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Pipeline Safety Stakeholder Communications

Pipeline Safety Connects Us All

Pipeline Safety Inspections
Inspection

Operator compliance with pipeline safety regulations that establish minimal federal safety standards is critical to preventing pipeline accidents. Ensuring compliance involves regular inspections of pipeline operator programs and facilities and, when compliance violations are identified, the application of appropriate administrative, civil, or criminal remedies.

Federal and state pipeline inspectors conduct these compliance inspections and also conduct accident investigations and respond to public complaints concerning pipeline operations.

Federal Inspections: More than 100 full-time pipeline inspectors operate out of PHMSA’s Office of Pipeline Safety (OPS) regional offices in Trenton, NJ; Atlanta, GA; Kansas City, MO; Houston, TX; and Denver, CO. These inspectors implement a comprehensive inspection and enforcement program to verify that pipeline operators comply with pipeline safety regulations. OPS is responsible for oversight of interstate pipelines that cross state boundaries and intrastate pipeline systems in states where there is no certified state partner.

State Inspections: While the federal government is primarily responsible for developing, issuing, and enforcing pipeline safety regulations, the pipeline safety statutes provide for states to assume intrastate regulatory, inspection, and enforcement responsibilities under an annual certification. The majority of pipeline inspections in the nation are carried out by state inspectors who work for state agencies. If a state has a certified pipeline safety program, a state agency is responsible for conducting inspections of intrastate pipelines that lie entirely within a state's borders.

For more information on federal/state authorities.

Pipeline safety regulations were originally established in the early 1970s and were based primarily on industry consensus standards in effect at the time. The regulations have been updated throughout the years with the addition of several significant new regulatory programs. As these took effect, OPS implemented an inspection program for each specific new regulatory program. In 2008, OPS began pilot testing an integrated inspection process. By using data and information about a specific operator and pipeline system, an inspector can custom-build a list of regulatory requirements to be evaluated during an inspection. This data-driven process allows OPS to focus inspection resources on the regulatory provisions addressing the greatest identified risks. OPS maintains the ability to conduct the program-based inspections listed below, and has been conducting an increasing number of integrated inspections since 2008. State partners may choose to conduct integrated inspections or continue with the program-based inspections.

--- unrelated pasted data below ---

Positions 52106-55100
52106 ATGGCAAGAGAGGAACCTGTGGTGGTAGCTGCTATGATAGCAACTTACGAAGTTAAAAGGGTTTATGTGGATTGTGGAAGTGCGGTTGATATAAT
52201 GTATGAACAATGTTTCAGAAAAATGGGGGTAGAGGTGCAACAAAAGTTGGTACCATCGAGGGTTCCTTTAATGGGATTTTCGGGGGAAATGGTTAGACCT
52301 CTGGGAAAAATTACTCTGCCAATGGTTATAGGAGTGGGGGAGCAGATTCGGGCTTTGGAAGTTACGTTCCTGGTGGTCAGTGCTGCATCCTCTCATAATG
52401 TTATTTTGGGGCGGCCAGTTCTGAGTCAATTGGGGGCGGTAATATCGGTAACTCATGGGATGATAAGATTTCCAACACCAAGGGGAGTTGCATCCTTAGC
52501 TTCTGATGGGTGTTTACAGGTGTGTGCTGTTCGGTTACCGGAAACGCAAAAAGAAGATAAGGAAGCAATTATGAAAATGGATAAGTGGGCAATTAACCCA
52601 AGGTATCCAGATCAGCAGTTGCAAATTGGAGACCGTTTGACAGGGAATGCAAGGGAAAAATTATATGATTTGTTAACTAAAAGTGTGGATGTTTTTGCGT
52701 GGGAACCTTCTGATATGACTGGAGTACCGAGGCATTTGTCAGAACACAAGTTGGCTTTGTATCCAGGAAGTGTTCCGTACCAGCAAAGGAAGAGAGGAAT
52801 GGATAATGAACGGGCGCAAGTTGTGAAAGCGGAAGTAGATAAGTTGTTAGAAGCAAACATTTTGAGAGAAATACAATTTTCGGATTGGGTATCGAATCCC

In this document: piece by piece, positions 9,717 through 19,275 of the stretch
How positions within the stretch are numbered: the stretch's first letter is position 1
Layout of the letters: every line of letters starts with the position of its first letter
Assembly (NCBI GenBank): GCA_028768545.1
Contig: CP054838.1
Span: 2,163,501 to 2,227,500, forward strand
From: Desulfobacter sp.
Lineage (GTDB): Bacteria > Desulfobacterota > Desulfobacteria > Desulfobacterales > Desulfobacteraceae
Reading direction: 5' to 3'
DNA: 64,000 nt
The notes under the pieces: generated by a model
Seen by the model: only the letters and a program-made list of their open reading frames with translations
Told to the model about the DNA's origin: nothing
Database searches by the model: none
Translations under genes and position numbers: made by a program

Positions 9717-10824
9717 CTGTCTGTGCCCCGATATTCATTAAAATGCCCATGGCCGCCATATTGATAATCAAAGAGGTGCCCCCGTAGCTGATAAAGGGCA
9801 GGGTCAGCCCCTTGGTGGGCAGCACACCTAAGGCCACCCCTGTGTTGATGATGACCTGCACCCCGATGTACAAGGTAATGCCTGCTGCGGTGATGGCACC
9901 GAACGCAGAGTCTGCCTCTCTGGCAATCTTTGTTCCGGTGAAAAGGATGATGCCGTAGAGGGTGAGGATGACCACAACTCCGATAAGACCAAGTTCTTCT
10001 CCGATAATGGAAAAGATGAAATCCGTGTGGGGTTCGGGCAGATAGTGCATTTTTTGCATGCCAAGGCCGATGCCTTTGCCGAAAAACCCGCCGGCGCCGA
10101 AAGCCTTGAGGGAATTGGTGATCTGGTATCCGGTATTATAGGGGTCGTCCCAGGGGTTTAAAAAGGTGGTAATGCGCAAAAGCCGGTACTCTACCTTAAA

Control room

Standard Inspections

Standard inspections are conducted to review operator compliance with the pipeline safety regulations originally put in place in the early 1970s. Both gas and hazardous liquid pipeline safety regulations include minimum requirements for an operator to safely operate and maintain its pipeline systems. Inspectors review the operator’s documented processes, procedures and records, they observe operator employees performing work in accordance with the operators processes and procedures, and check operating records to ensure the operator’s pipeline systems are operated at or below the maximum parameters allowed by regulations. They also examine the operator’s emergency procedures to determine if the operator is prepared to respond promptly and effectively if an abnormal condition or pipeline failure occurs.

Click here for a detailed description of Standard Inspections for various pipeline system types.

Operator Qualification (OQ) Inspections

In 2001, pipeline safety regulations were revised to require pipeline operators to document the training and qualifications of their employees. Operators are required to prepare a written operator qualification program that identifies employee positions that perform safety-sensitive operation or maintenance tasks. Employees in these positions must be trained and tested to ensure they have the necessary knowledge, skills and abilities to perform each task, as well as to recognize and react to emergencies that may arise while performing those tasks.

OPS and state inspections verify that operators have created acceptable OQ programs and identified all safety-sensitive employee positions. Inspectors also review records to verify that employees in these positions have been trained and tested. Operator employees performing operations and maintenance tasks are observed to ensure the tasks are completed in accordance with the operator’s program.

Integrity Management (IM) Inspections

In the context of pipeline operations, the term "integrity" means that a pipeline system is of sound and unimpaired condition and can safely carry out its function under the conditions and parameters for which it was designed. "Integrity management" encompasses the many activities pipeline operators must undertake to ensure the integrity of their pipeline systems. Integrity management regulations were promulgated and tailored for the different pipeline system types at different times – for hazardous liquid pipelines in 2001, for gas transmission pipelines in 2004, and for gas distribution pipeline systems in 2009. The IM regulations are tailored to each of these system types. Inspections of IM programs generally verify that an operator uses all available information about its pipeline system to assess risks and take appropriate action to mitigate those risks. Inspections include reviewing the written IM program and associated records.

A separate briefing on integrity management is available. For more detailed information, please select one of the links below: